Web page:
Opinion
Resilience, Peace and Security

Insurance can trigger a more stable, more humane world. Here's why

The Moroccan government's insurance policy paid out after the 2023 earthquake, helping the country to rebuild.

The Moroccan government's insurance policy paid out after the 2023 earthquake, helping the country to rebuild. Image: REUTERS/Hannah McKay

Jagan Chapagain
Secretary General , International Federation of Red Cross and Red Crescent Societies
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This article is part of: World Economic Forum Annual Meeting
  • Governments use so-called parametric insurance to insure against specific named events.
  • But this insurance has limits: insuring against a specific parameter or trigger event means leaving out everything not specified or not – quite – severe enough.
  • The International Federation of Red Cross and Red Crescent Societies' solution to this problem is a first in the humanitarian sector: an innovative, indemnity insurance policy that insures the pot itself.

Deep underground in September 2023, the African and Eurasian plates scraped across one another and triggered Morocco’s deadliest earthquake in more than 60 years.

Their movement also triggered something else: an insurance payout. In 2020, Morrocco’s government took out a policy that insured against any quake beyond 5.0 on the Modified Mercalli Index of earth shakiness. September’s quake was 6.8 on the scale and Morocco’s government is believed to have received many millions of dollars to fund reconstruction.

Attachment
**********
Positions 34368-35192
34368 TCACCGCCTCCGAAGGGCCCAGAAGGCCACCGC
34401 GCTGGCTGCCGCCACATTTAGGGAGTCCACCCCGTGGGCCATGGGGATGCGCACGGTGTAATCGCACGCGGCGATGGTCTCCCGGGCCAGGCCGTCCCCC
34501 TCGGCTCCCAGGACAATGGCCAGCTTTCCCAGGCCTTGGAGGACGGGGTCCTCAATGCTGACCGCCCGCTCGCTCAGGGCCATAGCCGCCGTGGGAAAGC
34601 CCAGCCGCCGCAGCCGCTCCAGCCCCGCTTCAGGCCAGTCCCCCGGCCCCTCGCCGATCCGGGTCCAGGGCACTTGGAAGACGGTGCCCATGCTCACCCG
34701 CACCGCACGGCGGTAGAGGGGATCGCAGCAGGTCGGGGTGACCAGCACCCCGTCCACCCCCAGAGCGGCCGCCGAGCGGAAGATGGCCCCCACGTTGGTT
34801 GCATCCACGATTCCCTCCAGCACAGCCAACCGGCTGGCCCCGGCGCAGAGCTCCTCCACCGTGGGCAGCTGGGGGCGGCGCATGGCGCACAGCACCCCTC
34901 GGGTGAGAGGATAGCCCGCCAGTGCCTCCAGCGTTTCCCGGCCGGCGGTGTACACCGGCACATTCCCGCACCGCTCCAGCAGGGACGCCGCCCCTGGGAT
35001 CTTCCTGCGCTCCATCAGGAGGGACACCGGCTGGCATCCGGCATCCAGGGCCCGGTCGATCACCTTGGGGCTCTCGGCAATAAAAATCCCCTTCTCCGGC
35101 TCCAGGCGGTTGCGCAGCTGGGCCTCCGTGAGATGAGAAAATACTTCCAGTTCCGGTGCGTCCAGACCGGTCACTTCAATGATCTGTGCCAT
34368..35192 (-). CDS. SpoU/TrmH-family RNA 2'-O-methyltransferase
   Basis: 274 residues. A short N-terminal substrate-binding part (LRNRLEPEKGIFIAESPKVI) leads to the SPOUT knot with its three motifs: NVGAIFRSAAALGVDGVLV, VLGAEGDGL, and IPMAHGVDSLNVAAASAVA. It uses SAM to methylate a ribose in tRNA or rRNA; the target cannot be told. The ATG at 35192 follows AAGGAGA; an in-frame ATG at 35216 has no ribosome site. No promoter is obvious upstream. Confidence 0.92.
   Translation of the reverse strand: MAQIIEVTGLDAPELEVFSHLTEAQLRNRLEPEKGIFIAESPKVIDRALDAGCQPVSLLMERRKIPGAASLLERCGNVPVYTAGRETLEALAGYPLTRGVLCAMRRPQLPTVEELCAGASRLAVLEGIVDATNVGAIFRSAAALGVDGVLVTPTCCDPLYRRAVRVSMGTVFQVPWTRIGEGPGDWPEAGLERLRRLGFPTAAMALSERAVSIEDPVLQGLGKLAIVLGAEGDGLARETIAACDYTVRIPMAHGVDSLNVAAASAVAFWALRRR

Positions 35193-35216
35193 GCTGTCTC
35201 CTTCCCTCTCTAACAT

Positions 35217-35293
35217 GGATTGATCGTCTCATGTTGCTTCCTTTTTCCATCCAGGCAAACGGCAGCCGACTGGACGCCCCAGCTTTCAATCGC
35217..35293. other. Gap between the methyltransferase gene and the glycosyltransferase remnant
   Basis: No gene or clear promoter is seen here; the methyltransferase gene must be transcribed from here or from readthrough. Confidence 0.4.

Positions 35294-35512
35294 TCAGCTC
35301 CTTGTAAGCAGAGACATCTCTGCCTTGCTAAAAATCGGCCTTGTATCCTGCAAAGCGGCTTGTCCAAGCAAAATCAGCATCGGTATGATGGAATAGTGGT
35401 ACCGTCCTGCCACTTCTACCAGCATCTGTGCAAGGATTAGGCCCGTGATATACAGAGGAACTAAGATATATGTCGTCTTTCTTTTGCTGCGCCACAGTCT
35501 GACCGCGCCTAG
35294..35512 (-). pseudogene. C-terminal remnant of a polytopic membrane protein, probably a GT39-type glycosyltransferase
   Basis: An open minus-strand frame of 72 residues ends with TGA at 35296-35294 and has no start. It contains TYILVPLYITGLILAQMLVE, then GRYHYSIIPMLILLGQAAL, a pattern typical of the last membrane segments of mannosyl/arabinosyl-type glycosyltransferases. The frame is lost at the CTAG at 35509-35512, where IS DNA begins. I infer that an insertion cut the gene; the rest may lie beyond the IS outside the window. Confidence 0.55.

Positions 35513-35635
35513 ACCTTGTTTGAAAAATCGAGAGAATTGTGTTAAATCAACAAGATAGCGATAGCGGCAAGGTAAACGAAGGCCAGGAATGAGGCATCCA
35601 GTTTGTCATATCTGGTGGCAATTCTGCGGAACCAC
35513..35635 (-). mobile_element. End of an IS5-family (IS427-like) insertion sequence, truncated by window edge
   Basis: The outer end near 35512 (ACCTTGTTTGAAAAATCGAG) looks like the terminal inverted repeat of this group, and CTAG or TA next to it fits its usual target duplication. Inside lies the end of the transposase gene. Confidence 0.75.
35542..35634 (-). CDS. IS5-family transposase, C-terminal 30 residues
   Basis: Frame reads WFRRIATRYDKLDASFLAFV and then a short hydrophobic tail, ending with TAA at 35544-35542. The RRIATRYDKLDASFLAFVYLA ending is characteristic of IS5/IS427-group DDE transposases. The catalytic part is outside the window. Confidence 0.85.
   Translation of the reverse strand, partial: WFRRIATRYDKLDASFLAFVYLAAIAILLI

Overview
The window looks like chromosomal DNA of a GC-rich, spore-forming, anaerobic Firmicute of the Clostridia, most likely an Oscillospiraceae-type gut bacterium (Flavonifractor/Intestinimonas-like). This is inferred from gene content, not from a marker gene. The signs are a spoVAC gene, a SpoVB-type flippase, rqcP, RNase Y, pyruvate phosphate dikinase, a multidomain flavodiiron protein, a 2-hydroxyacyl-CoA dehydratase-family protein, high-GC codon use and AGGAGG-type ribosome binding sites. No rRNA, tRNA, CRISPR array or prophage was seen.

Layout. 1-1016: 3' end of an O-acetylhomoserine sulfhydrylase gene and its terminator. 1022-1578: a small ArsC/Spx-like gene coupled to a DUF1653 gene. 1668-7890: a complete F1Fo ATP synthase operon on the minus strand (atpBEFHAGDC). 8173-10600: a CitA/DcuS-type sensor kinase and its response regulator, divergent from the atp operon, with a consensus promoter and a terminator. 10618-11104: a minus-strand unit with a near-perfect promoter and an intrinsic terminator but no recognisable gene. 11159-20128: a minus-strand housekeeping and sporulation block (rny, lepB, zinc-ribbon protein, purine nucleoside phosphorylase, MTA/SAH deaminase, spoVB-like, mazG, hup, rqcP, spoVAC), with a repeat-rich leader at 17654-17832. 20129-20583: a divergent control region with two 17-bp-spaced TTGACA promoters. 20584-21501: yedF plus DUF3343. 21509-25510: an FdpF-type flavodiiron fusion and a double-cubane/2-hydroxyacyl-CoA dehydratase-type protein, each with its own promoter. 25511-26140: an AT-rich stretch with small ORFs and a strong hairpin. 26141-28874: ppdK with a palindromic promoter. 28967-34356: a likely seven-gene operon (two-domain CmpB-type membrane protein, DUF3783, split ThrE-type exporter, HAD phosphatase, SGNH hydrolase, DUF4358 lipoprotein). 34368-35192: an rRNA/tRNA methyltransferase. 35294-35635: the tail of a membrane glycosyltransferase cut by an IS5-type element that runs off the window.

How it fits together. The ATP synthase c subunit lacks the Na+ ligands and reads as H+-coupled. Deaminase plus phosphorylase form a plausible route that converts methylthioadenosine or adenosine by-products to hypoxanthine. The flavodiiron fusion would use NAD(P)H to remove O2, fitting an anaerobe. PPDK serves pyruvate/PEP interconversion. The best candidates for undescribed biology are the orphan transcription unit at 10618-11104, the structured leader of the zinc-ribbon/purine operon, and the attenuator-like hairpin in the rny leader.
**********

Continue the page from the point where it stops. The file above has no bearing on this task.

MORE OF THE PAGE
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The concept of insurance isn’t exactly new; most of us who can afford it insure our houses, cars and health. Governments use so-called parametric insurance to insure against specific named events. Sometimes it works well. It’s been used to insure against bad weather destroying crops in Africa, to insure property across the hurricane-prone Caribbean and even to insure against a drop in milk production when cows get too hot in India.

But parametric insurance has limits. By definition, insuring against a specific parameter or trigger event means leaving out everything not specified or not – quite – severe enough. Whatever the losses, if the ground doesn’t quite shake enough, if a storm’s wind doesn’t quite hit a certain speed or if cows don’t get quite hot enough then a policy won’t pay out.

More typically governments and the global donor community fund responses and recoveries directly, or through aid agencies. For more than four decades, for example, the International Federation of Red Cross and Red Crescent Societies (IFRC) has helped communities through our Disaster Response Emergency Fund. Known as DREF, the fund has been invaluable for crisis-hit communities. It’s helped fund humanitarian efforts for decades, reaching more than 220 million people. Donors pay in and we pay out when emergency needs demand it.

Governments use so-called parametric insurance to insure against specific named events
Governments use so-called parametric insurance to insure against specific named events Image: Our World in Data

The DREF is not a bottomless pit and it’s often stretched. A growing number of global conflicts and climate-related events mean the number of humanitarian crises – disasters – is getting worse.

The DREF is also vulnerable to runs of bad luck. Large-scale disasters can be like buses: there might not be one for ages, then, suddenly, three or four come at once. If the pot has already been depleted by prior emergencies, there may not be enough left to go around.

Another danger is that we hold too much back in anticipation of hazards that don’t materialize. That’s economically inefficient and can mean unnecessarily restricting help for some who desperately need it.